Samuel Khan, the founder of Khan Academy, is featured in this month’s Harvard Business Review. In the piece, Khan explains that when it comes to meetings, Khan Academy’s policy is simple:
If people are meeting, they don’t need a lecture. If you don’t need them to interact, information should just be in a video or a memo.
On the HBR podcast, he went on to explain that if anyone at Khan Academy plans to speak for more than three minutes in a meeting, they are advised to record a video and make their talk available in perpetuity.
If only the world would follow this advice.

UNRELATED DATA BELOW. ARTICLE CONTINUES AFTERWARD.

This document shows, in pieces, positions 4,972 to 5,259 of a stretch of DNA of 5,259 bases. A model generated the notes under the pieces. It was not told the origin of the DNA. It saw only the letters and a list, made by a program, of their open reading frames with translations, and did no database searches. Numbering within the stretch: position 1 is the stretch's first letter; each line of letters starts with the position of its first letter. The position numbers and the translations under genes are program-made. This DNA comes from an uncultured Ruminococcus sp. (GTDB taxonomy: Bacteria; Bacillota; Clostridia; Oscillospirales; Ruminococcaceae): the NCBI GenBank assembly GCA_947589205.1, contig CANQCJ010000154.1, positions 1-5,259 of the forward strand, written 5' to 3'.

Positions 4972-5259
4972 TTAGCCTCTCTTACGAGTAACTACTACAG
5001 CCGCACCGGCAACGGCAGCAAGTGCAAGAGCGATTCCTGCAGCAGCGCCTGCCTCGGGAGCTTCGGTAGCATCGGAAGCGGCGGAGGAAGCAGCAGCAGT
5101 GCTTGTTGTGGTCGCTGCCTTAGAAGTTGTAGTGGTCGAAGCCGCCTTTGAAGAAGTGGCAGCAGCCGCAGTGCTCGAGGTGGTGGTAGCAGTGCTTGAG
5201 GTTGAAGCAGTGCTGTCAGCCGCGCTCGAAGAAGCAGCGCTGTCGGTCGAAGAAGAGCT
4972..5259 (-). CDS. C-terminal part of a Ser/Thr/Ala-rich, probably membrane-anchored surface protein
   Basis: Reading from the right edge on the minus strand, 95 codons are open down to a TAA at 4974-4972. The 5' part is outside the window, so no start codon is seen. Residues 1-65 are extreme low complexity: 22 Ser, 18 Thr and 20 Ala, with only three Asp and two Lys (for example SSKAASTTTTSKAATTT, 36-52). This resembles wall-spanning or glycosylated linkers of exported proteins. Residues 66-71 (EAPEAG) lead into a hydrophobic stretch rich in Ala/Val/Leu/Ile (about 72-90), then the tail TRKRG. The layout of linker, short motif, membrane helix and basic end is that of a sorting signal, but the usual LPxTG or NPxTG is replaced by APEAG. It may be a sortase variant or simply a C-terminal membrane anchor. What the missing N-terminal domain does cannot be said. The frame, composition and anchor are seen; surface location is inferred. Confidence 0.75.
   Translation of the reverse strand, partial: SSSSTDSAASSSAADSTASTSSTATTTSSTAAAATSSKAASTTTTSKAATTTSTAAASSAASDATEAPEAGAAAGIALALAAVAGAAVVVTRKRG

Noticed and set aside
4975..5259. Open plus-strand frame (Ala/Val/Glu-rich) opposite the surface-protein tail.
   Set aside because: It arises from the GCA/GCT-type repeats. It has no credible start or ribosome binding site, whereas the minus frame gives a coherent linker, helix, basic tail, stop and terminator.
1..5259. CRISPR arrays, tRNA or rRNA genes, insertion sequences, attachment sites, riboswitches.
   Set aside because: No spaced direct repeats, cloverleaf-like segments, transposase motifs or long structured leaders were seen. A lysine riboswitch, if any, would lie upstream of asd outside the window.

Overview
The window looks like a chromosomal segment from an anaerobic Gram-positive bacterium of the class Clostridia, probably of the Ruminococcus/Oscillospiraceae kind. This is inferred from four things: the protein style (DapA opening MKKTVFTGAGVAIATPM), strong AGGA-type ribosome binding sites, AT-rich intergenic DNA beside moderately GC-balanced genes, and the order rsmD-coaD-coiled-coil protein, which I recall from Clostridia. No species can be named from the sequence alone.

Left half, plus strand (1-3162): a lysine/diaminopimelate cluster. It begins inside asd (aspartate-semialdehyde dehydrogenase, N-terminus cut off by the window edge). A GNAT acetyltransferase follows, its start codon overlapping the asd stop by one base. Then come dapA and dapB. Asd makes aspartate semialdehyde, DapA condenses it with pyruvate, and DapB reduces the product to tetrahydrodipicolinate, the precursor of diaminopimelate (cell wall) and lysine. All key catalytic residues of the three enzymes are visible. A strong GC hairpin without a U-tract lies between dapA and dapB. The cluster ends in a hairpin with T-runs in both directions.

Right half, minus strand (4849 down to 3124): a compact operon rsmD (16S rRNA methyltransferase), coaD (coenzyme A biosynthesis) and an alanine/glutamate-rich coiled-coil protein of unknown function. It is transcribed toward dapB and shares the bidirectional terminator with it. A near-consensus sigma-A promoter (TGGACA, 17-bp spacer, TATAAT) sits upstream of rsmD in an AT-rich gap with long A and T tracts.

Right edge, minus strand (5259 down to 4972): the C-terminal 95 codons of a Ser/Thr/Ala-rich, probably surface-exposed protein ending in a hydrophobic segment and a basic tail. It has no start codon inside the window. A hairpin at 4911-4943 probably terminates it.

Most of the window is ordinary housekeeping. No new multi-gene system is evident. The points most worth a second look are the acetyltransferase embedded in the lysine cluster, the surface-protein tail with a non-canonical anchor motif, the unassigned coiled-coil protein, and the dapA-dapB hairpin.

I can’t tell you how many times I have been sitting in a meeting, listening to information that could’ve been easily conveyed via email, wondering why 50 people just had to waste what amounts to four hours of productivity.
That’s the mindset that people should have:
Multiply the number of minutes you plan on speaking by the number of people attending the meeting and ask yourself:
Is the information that I am presenting worthy of that amount of lost productivity?
Imagine a world in which the mindless minutia of meetings are moved into the medium of email and video.
What a glorious place that would be.